The change in references to “illegals” to men in Pearce's op-ed were made so one can see that he is targeting a whole class of people to prevent the violent crimes that some of them commit. No doubt it seemed really extreme to the reader, particularly because men in general are not seen as the "other" like immigrants are. Despite the fact that the statistics about men committing such crimes are true and far worse than the statistics about undocumented immigrants, no one, aside from Valerie Solanas perhaps (tho she seemed less concerned about violence than men’s dullness and egocentricity), would propose that such pre-crime fighting should be exercised to thwart male-perpetrated violence.

What would seem absurd to most people, unfortunately, is to actually get at the root of the problem regarding violent crime. Mental health issues, poverty, social alienation; racist, heterosexist, capitalist patriarchy. But instead, undocumented immigrants are scapegoated for various problems including the crimes that a few commit, usually due to the fact that they must live a criminal, clandestine, and desperate lifestyle, one which is rewarded by exploiting others. Meanwhile there are worse criminals who don't have to be secretive because they are part of the establishment.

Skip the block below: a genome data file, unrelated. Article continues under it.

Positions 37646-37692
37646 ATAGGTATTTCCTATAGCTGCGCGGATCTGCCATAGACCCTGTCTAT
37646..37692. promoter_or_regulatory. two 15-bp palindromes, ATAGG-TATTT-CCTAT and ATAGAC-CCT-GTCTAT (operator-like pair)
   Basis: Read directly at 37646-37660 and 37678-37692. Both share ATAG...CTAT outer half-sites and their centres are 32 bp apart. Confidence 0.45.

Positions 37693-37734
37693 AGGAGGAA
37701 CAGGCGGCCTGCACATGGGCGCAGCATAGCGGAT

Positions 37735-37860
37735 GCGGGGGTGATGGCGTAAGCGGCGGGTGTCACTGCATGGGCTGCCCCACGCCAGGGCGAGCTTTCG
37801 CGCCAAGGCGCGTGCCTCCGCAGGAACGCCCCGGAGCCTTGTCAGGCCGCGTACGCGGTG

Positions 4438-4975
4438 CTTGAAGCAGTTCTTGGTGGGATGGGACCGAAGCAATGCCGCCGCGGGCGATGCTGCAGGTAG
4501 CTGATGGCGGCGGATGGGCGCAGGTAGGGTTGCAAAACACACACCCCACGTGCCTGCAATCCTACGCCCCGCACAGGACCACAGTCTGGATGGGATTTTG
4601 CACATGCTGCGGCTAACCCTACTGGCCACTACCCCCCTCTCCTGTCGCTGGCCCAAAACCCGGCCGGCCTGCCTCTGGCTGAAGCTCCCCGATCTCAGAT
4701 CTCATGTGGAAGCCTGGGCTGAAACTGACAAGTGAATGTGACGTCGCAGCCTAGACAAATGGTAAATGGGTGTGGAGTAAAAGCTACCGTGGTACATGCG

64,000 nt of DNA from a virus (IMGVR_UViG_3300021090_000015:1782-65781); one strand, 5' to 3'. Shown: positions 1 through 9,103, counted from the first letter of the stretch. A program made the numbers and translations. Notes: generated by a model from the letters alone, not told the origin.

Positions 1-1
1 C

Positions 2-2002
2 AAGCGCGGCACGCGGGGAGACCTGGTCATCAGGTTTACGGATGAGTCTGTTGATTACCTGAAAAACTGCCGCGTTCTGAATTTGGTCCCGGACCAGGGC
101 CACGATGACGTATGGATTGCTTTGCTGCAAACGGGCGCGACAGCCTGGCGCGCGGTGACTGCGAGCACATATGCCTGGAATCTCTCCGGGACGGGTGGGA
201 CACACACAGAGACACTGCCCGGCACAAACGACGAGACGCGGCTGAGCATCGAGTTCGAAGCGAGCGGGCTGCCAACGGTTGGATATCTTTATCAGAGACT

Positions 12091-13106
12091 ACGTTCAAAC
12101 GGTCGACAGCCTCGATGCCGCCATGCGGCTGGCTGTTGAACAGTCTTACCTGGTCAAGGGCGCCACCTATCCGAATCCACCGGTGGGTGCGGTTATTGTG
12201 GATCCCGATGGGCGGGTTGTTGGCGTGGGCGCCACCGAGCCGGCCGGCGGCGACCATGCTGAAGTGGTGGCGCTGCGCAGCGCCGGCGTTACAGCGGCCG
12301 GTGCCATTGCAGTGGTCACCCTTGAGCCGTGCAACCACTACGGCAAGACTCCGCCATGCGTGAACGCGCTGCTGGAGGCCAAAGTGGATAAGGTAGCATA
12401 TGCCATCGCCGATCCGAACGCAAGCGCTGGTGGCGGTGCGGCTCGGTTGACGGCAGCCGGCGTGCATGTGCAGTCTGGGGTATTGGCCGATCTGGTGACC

Russell Pearce's op-eds which ran with similar tho not exact text in two publications:
The SCUM Manifesto: